“Go right ahead, but don’t be over long,” he answered, sitting back and propping his boots on the table. She’d never seen him so relaxed and left as quickly as she could without running. Never had night air been so welcome as it was when she burst out the inn door and into the small courtyard. She took in a few deep gulps and then stepped out into the street, looking about and listening.
She’d never been in any large human settlement before, and though most of the shops were shut she still feasted her eyes on the signs advertising wares and the people going about their business, most likely returning home for their evening meal. Through one window she saw a man sitting on a table, sewing by candlelight, and behind another wall she heard the clanking of a blacksmith. All in all it was thrilling, until once again her skin began to prickle.
Something evil was coming her way, right up the street, and the road was too choked with wagons for her to easily cross. As they drew nearer Amaril recognized them as Bill Ferny and the Southerner and soon realized that they weren’t about to let her by without some sort of confrontation, probably the exact sort of trouble Aragorn had asked her to avoid. She pulled her cloak about her, adjusting the hood down over her face, preparing to slide around them and let them pass but they turned out to be in no mood for any sort of courtesy. “Want something, Ranger?” Ferny laughed as he and his comrade blocked the entire sidewalk.
“Kindly let me pass,” she replied, trying to think of what Aragorn would do. They reeked of the evil she rejected. If it were her choice, she would slay them both and let them trouble this tortured world no more.
“Oh ho, such manners now. `Kindly let me pass.’ Whoever suspected such courtesy from a Ranger?” His eyes had a malicious glint.
“Not I,” the Southerner agreed, and his eyes too the same glint. “Last one of you I met tol’ me to get off the road.”
“I beg your pardon?” Amaril asked, a thrill of fear running through her.
“One of your footpad friends accosted me on the South Road, asked all sorts of nosy questions. When I tol’ him to mind `is own business he turned me around and tried to send me home. Accused me of being a spy.”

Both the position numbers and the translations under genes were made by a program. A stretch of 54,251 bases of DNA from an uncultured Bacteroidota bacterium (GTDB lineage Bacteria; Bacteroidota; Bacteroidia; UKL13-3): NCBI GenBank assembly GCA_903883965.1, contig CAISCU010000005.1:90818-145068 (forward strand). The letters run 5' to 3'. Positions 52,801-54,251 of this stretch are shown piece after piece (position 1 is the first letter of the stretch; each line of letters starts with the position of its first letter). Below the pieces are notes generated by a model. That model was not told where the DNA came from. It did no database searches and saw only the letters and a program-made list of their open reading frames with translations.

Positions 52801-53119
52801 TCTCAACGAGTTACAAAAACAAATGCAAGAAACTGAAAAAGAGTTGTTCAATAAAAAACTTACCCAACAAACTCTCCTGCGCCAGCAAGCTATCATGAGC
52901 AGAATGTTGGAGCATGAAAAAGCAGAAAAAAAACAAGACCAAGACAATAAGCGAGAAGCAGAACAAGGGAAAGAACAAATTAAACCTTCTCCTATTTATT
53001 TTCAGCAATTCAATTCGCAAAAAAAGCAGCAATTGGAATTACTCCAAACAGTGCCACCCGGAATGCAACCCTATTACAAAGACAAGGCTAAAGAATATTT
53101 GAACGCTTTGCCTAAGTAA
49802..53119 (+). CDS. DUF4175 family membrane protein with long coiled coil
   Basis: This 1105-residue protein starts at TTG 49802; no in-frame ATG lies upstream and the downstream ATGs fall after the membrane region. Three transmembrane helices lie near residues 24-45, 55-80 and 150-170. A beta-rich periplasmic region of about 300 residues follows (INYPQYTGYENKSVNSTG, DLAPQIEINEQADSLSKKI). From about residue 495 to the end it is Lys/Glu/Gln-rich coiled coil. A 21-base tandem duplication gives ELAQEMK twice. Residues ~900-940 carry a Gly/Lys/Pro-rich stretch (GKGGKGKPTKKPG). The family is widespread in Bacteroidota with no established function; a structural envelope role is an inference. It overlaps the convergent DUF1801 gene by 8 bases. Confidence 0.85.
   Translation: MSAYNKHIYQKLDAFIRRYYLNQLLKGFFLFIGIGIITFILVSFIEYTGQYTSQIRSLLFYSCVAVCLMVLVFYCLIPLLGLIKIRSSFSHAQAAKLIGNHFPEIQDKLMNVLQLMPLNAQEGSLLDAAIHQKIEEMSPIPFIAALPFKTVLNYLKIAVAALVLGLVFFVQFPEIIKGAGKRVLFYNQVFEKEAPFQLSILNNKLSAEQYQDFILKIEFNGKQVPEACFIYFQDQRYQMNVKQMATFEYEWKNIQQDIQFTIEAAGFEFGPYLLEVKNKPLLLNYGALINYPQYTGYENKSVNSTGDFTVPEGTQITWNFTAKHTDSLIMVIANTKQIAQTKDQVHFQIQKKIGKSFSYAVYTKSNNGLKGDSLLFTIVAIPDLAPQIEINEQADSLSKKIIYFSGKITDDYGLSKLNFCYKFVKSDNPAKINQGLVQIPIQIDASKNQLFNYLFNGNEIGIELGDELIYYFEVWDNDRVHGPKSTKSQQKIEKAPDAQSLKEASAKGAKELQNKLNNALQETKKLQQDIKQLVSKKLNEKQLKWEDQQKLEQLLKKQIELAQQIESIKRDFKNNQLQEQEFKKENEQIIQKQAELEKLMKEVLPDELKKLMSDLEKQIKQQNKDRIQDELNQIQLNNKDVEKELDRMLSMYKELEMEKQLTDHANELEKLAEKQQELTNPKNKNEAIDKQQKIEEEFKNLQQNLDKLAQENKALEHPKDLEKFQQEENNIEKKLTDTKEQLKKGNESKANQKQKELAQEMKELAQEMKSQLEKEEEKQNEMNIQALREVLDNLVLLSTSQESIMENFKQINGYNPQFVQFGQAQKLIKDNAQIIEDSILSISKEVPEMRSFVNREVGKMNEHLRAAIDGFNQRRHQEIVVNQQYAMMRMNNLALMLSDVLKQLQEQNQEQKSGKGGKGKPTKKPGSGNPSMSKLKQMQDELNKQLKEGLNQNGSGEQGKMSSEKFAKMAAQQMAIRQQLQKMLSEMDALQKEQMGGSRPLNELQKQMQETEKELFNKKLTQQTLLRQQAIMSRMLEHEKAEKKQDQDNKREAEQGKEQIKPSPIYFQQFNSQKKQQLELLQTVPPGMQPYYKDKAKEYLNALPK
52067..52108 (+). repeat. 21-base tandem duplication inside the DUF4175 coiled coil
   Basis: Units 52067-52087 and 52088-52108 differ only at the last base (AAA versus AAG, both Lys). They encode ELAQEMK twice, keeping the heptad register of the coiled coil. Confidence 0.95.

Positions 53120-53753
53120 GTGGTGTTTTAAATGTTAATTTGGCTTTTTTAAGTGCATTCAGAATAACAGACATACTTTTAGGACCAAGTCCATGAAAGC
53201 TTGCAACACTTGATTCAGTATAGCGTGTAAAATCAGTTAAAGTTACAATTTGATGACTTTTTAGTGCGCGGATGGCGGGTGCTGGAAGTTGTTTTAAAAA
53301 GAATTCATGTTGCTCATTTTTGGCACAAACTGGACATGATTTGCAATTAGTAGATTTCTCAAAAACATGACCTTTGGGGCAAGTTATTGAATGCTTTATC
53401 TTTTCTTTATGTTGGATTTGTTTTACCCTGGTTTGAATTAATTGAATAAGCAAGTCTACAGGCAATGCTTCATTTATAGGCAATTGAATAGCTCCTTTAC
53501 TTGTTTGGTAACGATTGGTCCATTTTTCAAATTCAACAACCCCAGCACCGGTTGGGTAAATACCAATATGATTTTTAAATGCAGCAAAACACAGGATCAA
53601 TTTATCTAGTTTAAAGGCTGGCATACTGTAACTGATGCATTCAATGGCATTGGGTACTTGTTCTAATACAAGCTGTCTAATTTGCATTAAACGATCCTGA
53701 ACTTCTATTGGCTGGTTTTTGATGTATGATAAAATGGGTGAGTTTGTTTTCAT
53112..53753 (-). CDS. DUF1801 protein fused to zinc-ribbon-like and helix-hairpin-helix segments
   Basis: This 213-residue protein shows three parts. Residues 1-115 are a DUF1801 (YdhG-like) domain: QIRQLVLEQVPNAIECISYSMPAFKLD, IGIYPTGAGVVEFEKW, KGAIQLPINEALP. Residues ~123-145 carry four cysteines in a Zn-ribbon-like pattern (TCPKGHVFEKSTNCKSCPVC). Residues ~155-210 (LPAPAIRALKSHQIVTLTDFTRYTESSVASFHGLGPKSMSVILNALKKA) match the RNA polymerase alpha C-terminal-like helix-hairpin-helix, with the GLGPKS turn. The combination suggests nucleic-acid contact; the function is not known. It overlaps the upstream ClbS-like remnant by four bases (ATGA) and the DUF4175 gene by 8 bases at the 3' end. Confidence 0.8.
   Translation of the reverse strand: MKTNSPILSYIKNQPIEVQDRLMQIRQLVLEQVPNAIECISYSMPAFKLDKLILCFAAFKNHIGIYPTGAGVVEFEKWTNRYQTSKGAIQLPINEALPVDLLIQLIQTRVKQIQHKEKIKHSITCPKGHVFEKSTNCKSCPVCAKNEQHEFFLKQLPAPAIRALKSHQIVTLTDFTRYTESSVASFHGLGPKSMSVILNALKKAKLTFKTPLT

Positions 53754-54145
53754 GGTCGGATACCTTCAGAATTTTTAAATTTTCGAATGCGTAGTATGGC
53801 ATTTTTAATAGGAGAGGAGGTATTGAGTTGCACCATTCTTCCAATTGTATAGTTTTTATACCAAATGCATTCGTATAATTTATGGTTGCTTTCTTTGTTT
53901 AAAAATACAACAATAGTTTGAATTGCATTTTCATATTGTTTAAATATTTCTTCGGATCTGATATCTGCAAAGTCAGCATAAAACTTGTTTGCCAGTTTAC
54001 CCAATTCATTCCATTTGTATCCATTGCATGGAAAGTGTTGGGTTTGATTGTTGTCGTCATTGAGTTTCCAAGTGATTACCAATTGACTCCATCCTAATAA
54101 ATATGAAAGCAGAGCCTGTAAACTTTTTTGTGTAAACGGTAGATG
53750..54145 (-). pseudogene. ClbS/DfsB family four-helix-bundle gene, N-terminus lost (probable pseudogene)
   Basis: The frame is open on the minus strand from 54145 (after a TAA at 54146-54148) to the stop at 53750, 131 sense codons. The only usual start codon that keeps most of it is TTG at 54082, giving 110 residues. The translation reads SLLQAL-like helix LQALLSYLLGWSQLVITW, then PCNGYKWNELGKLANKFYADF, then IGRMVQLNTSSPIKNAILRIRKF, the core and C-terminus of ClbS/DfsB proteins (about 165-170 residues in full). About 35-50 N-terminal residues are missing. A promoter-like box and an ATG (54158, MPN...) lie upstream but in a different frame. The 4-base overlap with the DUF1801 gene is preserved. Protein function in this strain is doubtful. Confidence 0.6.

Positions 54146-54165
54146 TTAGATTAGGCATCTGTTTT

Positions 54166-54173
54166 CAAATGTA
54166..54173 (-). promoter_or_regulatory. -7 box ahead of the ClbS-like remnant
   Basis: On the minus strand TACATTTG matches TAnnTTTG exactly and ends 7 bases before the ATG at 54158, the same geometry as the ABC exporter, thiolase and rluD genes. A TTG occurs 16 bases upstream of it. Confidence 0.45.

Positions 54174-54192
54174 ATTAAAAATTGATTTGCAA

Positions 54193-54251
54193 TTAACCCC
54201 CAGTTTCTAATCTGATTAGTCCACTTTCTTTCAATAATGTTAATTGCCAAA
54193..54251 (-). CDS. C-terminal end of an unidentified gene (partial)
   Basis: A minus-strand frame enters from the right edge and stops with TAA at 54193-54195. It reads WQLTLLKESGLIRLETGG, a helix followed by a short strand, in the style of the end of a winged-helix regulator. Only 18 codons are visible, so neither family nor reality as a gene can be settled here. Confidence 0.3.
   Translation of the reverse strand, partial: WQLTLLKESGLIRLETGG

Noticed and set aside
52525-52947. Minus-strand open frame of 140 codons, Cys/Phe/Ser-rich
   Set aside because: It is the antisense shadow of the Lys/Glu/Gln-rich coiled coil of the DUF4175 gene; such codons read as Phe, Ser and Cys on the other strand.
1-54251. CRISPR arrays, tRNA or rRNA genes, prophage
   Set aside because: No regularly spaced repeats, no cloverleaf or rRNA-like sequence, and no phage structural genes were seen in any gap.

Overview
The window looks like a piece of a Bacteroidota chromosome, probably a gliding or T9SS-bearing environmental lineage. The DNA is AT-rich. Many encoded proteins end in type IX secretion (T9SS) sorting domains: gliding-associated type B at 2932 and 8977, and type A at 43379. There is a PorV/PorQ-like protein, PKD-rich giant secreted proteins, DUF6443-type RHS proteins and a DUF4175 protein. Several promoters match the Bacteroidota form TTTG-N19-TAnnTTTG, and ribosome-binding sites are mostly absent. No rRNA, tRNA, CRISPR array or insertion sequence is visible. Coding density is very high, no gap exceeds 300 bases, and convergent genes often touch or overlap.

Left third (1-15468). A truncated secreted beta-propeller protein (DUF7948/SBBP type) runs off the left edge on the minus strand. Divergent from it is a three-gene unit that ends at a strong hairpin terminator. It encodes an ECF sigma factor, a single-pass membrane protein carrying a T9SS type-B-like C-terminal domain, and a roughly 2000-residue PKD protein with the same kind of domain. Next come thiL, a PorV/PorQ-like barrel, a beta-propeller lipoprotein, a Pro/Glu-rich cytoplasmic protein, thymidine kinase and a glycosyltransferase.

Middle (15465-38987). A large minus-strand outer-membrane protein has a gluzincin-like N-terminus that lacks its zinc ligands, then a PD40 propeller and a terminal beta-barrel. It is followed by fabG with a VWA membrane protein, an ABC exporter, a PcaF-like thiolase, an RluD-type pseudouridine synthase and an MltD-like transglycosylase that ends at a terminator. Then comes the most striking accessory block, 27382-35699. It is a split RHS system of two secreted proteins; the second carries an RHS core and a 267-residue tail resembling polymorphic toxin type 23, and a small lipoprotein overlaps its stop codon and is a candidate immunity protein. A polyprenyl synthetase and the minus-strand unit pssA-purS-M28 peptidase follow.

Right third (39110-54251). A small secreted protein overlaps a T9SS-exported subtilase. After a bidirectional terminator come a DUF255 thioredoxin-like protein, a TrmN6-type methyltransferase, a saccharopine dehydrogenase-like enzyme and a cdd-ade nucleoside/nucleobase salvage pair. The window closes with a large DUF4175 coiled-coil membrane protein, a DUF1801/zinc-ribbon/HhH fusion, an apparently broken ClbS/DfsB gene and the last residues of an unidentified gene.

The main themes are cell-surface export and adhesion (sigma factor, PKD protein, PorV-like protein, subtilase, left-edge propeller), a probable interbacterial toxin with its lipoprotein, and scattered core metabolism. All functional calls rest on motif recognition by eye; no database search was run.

“Oh, well, I came in from the east. I haven’t heard anything about that.” She tried to move past but the Southerner plunked a hand on her chest and pushed her back.
“Oh you haven’t have you?” he asked, and then bared his teeth in a hideous grin as he groped at her. Unconsciously, she backed away a step, and his grinned widened. “Methinks you are not a lad, but a lass.”
“What difference does that make?” she demanded, shaking off her hood so they could see the bright hair braided around her head. The men leered as she dropped a fighting stance, right hand on the hilts of her dagger. It was too close for swords.
“All the difference in the world, Ranger-woman, all the difference in the world,” the Southerner snarled, drawing a great big knife. He held it clumsily, and it was Amaril’s turn to sneer.
“Careful, you might hurt yourself with that.”
“I’ll teach you the meaning of hurt, girlie,” he growled back and made a meanicing swipe in her direction. Amaril leaned back to dodge and drew, but just as they would have clashed in earnest Ferny tugged the Southerner’s sleeve, jerking him away and Amaril felt a heavy hand plunk on her shoulder, and pull, all but taking her off her feet.
“I don’t know what you lot think you’re doing, but I suggest you try it on someone else. Now scatter, before she or I knocks a head off.” The voice was low but terrible and the two evil men, so brave when they thought they were facing one thin woman, fled. Amaril looked around to see who her sudden protector was. He spoke like Aragorn, though he did not sound like him.
The man was indeed a Ranger, for he too wore a silver star on his cloak. His hood was back, and she could see in the streetlights a grim weathered face. Like Aragorn he was tall, with a dark hair and gray eyes, though he seemed younger. If he was a Ranger he must also be Edain, she recalled from her lessons in Rivendell, and that made him trustworthy. “I am Halbarad,” he said by way of introduction as he guided her back down the street. “I am a kinsman of your friend Aragorn. He noticed you weren’t too fond of crowds and sent me looking. He thought you might run into trouble.”
“I could take them,” she muttered sullenly. Exactly why did Aragorn think he needed to send a kinsman out to collect her? Was she a child or a warrior?